“If the Armenian community didn’t leave but also didn’t accept Azerbaijani passports, I think it would basically be suicide,” Ohanyan told CNN.

Will there be any Armenians left?

More than half of the local population had fled Nagorno-Karabakh to Armenia by Thursday morning. Many had no hope of ever returning to their ancestral homeland.

“They changed our flag, our government surrendered. That’s all. Within maybe two weeks, no Armenian will be left here,” Nonna Poghosyan, program coordinator at the American University of Armenia in Stepanakert, told CNN.

Ohanyan said the best-case scenario would be for Azerbaijan to create “a Potemkin village” – a fake settlement designed to give a false image to the outside world, like the one once used to impress Russian Empress Catherine the Great.

“But in the long term, I think there will be a systematic push and continued demographic manipulation to push Armenian communities out of the region,” Ohanyan said.

Images shared with CNN showed long lines of cars along the Lachin corridor – the only road connecting the enclave with Armenia – as thousands of residents tried to flee at the same time.

Maxar Technologies

Lines of cars can be seen around the Lachin corridor as thousands fled Nagorno-Karabakh.

Poghosyan arrived in Armenia on Thursday morning with her husband, twin children, parents and grandmother. She said it took the seven of them 35 hours to complete what would normally be a 45-minute drive, so confusing was the road.

Pashinyan said in a speech on Sunday that his government would “welcome our sisters and brothers of Nagorno-Karabakh to the Republic of Armenia with all care.”

But it remains unclear how well Armenia – a country of around 2.8 million people – is prepared to receive up to 120,000 arrivals from Nagorno-Karabakh.

Many of the refugees ended up in makeshift refugee camps in the border towns of Goris and Kornidzor. During a visit to Armenia, US Agency for International Development (USAID) chief Samantha Power warned those arriving that they were suffering from “severe malnutrition.”

Astrig Agopian/Getty Images

Power warned of the “catastrophic” humanitarian situation during a visit to Kornidzor on September 26, 2023.

Nagorno-Karabakh has been under a blockade since December 2022, when Azerbaijan-backed militants set up a military checkpoint on the Lachin corridor.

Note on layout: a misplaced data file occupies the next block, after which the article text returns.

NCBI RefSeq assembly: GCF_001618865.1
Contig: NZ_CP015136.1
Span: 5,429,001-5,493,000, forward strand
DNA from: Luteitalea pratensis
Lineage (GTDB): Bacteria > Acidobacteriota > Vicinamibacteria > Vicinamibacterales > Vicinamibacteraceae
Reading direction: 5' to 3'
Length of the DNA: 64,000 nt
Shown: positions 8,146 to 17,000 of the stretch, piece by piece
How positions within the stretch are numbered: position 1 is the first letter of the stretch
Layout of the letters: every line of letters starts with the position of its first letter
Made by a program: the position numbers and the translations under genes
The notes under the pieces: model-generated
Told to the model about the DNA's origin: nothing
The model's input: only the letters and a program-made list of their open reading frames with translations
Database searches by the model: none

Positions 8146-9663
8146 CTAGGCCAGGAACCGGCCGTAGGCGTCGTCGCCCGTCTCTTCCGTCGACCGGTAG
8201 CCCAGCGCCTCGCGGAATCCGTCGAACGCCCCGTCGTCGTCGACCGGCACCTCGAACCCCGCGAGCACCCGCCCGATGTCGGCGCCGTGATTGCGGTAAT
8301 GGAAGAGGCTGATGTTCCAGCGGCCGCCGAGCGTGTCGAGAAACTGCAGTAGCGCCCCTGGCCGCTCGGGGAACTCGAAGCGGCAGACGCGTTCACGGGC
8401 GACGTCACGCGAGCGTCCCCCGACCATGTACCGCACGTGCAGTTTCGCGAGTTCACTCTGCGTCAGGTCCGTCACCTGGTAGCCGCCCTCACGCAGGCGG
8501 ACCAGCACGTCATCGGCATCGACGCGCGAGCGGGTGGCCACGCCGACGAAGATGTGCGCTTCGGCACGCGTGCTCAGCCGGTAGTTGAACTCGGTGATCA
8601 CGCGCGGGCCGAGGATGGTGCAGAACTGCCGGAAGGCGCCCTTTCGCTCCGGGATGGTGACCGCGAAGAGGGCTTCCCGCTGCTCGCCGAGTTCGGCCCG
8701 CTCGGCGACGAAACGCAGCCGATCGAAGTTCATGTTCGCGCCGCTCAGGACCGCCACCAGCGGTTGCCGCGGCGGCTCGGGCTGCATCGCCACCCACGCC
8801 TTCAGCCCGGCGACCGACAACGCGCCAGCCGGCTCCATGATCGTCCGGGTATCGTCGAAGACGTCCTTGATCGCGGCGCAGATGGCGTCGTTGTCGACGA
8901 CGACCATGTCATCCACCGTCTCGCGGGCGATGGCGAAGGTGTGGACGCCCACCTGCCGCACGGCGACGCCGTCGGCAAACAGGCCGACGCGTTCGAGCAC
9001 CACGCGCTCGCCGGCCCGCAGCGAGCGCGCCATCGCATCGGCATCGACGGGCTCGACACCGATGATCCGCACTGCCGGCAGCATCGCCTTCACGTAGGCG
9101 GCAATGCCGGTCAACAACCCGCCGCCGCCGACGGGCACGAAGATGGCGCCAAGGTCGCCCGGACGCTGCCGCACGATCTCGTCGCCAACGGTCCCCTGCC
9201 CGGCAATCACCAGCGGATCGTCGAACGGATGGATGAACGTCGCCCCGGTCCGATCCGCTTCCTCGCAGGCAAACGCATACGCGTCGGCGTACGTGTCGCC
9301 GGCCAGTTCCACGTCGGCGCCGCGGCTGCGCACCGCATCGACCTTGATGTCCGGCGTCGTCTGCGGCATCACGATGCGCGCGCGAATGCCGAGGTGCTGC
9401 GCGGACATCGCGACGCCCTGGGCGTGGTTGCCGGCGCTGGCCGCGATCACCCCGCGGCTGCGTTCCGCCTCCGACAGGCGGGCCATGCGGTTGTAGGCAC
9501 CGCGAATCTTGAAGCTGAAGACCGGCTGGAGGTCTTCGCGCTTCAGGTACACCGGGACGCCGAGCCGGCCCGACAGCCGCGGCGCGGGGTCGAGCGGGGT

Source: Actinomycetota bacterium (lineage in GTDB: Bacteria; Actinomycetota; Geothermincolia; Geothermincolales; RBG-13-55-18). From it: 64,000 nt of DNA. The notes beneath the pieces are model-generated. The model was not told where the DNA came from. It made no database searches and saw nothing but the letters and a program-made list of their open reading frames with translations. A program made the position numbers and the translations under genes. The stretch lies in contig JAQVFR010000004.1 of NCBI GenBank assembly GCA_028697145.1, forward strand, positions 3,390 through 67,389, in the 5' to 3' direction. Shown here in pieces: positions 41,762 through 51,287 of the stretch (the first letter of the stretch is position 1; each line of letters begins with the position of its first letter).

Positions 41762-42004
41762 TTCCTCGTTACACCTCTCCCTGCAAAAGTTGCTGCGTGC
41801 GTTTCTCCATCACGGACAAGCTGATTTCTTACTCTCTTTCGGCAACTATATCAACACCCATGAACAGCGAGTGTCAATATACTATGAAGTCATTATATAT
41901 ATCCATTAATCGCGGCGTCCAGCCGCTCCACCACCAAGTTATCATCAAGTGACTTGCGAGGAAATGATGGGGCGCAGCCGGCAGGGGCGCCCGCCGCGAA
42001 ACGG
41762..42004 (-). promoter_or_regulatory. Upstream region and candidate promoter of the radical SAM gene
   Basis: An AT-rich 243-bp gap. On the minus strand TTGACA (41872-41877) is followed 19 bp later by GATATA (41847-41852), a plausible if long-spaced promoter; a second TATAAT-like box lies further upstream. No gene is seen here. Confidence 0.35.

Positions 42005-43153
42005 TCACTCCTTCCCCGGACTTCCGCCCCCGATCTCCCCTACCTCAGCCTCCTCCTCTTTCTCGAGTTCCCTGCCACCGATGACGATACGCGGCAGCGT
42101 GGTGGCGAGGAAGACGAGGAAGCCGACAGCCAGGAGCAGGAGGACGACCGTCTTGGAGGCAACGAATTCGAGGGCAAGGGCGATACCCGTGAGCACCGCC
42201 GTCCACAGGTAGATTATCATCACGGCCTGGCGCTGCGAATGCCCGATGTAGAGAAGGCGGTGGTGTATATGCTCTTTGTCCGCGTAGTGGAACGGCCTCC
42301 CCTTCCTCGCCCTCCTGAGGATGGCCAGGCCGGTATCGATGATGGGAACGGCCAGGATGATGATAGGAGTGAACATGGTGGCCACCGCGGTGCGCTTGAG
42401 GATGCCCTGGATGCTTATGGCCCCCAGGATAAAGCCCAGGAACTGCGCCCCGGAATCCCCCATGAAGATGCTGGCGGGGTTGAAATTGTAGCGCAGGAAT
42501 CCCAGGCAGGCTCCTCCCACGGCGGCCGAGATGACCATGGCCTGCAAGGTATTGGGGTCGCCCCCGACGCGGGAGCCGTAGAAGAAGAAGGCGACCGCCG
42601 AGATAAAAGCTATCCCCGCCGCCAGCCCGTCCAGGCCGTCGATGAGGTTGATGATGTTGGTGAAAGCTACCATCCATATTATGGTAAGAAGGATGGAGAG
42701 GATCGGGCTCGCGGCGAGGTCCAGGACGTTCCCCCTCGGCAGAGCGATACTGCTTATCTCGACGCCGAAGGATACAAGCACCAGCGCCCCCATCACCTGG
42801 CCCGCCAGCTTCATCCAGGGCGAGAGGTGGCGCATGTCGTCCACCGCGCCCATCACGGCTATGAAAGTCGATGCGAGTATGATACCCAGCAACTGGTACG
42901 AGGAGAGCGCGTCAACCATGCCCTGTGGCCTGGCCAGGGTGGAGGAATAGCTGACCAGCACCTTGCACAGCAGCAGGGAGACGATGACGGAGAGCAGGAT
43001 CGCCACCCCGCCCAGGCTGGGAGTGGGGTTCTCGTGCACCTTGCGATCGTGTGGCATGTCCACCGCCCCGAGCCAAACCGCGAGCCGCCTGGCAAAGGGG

The blockade prevented food, fuel and medicine from entering Nagorno-Karabakh and raised fears that residents would starve. CNN spoke to residents of Stepanakert, the region’s capital, before the offensive began, who said they had to wait in line for hours every day to receive their daily ration of bread. The blockade was only lifted last week to allow residents to escape.

Analysts told CNN before the evacuations began that they feared Azerbaijan could prevent certain members of the population from leaving.

Crisis Group’s Vartanyan said she was concerned about who would manage the routes to Armenia. “Will it be Russian peacekeepers, the ICRC or will it be the Azerbaijani authorities?” she asked. “Does this mean people have to go through filter camps? And will people then be arrested – for example the local men who took part in the fighting in the past, or those who were part of the local de facto authorities?”

“One of the most important things that the people of Stepanakert did over the weekend was to burn all possible documents that could serve as evidence to the Azerbaijani authorities that they were personally part of the de facto government,” Vartanyan said.

According to the border service, on Wednesday Ruben Vardanyan, a well-known politician and businessman from Karabakh, was arrested at a border checkpoint on the Lachin corridor and taken to Baku. Azerbaijan claimed Vardanyan entered the country illegally, without elaborating. Baku has long claimed that the Artsakh government has operated illegally on its territory.

National Assembly of the Republic of Artsakh/PHOTOLURE/AP/FILE

Shakhramanyan signed the decree on Thursday, agreeing to the dissolution of the Artsakh state starting next year.

In the decree signed on Thursday, President Shahramanyan called on Azerbaijan to allow the “free, unrestricted and unhindered passage of the population of Nagorno-Karabakh, including militants who have laid down their arms, with their property and transport through the Lachin Corridor.” .